Q&A: The Gluten-Free Casein-Free (GFCF) Diet

An Interview With Cecillia Sun, Registered Dietitian

Interview by Tao Wang, FCSN Voices Reporter

Graphics by Megan Kellogg, FCSN Voices Graphic Artist

FCSN Voices has recently initiated a series of interviews with Cecillia Sun, Registered Dietitian (RD), on the important topics related to nutrition for children with special needs. In this interview, Cecilia discusses the concerns of the GFCF Diet. A gluten-free, casein-free diet is often called a GFCF diet. Gluten is found in wheat, rye and barley, and casein is contained in dairy products. A GFCF diet eating plan avoids foods that contain gluten and casein. Some professionals and parents believe that eliminating gluten and/or casein may help to change symptoms and behaviors of autism.

Gluten-free casein-free (GFCF) diet is an elimination diet that involves the removal of certain proteins from the normal diet, such as gluten and casein. What do you think about the GFCF diet?

Unfortunately, there is no strong medical evidence that shows the beneficial effect of GFCF diet to children with special needs. If the child has a lactose intolerance, a casein-free diet is needed to manage gastrointestinal distress. If a child has Celiac disease, then the child needs a gluten-free diet. The GFCF diet, as you mentioned, is an elimination diet and removes certain proteins from food. The downside of the GFCF diet is increased risk for nutrient deficiency, especially for those picky eaters. The GFCF diet can also increase risk of social isolation. For example, a child is on a special GFCF diet, and could not eat many food items. When having a party with other kids, it is more difficult to manage food, possibly leading to the fact that the child does not want to be socialized. The GFCF diet is also costly. The main concern is lack of strong medical evidence to support the beneficial effects of the GFCF diet.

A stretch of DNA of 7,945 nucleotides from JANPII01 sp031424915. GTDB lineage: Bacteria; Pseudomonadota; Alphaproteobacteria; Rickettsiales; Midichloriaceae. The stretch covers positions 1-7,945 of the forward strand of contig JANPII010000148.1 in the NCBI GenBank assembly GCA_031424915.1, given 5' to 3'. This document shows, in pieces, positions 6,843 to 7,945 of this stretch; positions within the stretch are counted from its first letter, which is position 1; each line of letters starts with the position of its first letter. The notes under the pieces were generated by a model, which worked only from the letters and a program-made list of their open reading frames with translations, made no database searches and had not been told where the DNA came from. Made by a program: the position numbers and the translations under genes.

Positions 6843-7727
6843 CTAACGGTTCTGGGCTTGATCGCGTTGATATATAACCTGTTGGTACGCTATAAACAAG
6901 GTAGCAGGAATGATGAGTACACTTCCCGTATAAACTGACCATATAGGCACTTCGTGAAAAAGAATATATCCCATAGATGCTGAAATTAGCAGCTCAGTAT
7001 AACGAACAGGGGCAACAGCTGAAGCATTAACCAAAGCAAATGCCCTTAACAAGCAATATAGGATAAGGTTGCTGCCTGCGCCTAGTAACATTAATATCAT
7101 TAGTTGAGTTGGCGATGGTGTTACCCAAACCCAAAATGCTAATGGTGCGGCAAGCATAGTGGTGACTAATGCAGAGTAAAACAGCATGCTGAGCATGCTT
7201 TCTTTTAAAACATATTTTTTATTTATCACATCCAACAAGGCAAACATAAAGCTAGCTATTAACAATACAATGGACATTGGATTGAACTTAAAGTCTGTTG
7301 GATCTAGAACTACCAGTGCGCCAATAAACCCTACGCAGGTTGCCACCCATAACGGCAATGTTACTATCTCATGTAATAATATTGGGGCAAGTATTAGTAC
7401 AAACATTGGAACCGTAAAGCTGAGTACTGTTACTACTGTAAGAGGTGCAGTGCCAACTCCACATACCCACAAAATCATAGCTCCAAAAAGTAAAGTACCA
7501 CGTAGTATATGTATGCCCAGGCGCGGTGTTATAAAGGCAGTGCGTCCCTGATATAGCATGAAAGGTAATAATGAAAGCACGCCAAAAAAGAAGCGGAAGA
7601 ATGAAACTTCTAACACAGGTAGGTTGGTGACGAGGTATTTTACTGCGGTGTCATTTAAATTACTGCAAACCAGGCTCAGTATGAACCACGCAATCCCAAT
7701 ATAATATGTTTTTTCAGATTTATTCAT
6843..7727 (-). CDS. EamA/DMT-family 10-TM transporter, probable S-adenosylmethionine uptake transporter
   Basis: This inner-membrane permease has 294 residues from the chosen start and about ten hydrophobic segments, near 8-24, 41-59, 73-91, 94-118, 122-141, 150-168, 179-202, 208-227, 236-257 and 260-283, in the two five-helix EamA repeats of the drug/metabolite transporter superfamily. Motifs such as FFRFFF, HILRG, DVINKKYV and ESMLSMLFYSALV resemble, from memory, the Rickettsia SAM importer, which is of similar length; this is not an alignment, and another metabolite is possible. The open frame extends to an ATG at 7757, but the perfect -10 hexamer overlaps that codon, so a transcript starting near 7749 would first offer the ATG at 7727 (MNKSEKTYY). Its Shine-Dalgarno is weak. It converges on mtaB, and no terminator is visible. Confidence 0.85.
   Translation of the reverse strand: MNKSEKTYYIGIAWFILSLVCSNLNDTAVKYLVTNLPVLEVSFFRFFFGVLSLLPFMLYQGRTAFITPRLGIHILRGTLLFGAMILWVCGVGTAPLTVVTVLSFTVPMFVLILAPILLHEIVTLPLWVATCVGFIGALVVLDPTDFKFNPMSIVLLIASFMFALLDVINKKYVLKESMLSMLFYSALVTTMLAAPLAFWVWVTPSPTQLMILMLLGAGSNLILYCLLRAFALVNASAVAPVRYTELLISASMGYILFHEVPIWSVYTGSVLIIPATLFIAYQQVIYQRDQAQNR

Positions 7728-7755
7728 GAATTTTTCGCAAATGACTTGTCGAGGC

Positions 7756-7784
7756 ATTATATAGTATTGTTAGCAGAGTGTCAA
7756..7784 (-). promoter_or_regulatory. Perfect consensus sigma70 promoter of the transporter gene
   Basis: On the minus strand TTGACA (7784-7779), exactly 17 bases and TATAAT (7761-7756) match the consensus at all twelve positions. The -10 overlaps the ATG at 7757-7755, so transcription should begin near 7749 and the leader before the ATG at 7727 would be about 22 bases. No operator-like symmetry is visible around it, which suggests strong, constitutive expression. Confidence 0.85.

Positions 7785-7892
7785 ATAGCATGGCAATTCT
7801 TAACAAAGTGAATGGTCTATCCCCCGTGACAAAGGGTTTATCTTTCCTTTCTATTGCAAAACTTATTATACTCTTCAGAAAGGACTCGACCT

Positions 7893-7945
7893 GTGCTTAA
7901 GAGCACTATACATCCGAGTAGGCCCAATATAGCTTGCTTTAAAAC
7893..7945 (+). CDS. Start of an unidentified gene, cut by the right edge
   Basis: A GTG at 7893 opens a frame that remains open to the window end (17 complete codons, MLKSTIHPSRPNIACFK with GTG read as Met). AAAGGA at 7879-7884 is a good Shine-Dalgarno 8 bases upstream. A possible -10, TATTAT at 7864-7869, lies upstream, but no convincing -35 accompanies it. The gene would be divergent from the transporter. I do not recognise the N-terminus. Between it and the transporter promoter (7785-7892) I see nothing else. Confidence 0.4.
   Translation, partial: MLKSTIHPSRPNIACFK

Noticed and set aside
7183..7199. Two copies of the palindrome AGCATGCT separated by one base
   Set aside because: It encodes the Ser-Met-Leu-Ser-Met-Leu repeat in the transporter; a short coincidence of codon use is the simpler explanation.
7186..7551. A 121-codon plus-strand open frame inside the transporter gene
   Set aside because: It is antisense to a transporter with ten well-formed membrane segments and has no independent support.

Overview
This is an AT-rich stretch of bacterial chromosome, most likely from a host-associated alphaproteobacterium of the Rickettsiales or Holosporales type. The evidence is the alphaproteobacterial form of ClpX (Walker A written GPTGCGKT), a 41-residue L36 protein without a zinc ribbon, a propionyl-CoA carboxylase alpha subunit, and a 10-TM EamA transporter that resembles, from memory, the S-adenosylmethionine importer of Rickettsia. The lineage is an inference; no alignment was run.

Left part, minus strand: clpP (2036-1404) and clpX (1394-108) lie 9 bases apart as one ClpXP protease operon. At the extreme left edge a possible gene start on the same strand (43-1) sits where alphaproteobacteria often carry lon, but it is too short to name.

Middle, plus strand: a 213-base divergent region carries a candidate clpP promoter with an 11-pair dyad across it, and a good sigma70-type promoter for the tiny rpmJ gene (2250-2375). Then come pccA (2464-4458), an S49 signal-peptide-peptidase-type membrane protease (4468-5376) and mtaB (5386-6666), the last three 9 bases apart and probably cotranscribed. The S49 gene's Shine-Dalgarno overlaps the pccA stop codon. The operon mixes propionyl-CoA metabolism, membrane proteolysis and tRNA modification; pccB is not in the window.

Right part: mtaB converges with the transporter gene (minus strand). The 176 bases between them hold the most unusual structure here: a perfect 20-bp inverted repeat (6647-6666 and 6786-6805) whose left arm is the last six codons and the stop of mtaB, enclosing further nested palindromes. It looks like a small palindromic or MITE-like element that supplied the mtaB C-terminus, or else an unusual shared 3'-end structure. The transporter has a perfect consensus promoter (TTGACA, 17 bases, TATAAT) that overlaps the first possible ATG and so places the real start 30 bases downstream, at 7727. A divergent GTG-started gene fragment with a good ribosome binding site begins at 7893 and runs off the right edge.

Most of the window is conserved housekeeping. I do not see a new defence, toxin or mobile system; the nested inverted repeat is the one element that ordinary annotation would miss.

Any advice for parents who are interested in exploring diet management as part of autism treatment?

If parents want to try the GFCF diet for their kids, I highly recommend parents to consult with medical doctors and dietitians who specialize in GFCF diets and make a sound plan. Please do not just rely on internet information.

Are there any other suggestions that you would like to share with FCSN parents?

Do not put our children at higher risk for trying out the GFCF diet without consulting with medical and dietetic professionals. 


Cecillia has been a RD for over 30 years, working in various medical fields and institutions. She has been a clinical dietitian in the Cardiac Rehab, ICU/ CCU, Obstetric/Pediatric, and surgical/oncology departments of various hospitals. She has assisted bariatric physicians, doctors who specialize in helping patients lose weight with surgical intervention. She was a dietitian consultant for Regional Center of East Bay (RCEB). Currently Cecillia is a level 3 renal dietitian at Davita Dialysis Center. Cecillia received her B.S. degree from University of Georgia and her M.S. degree in Nutrition Science from the University of New Haven. 

 

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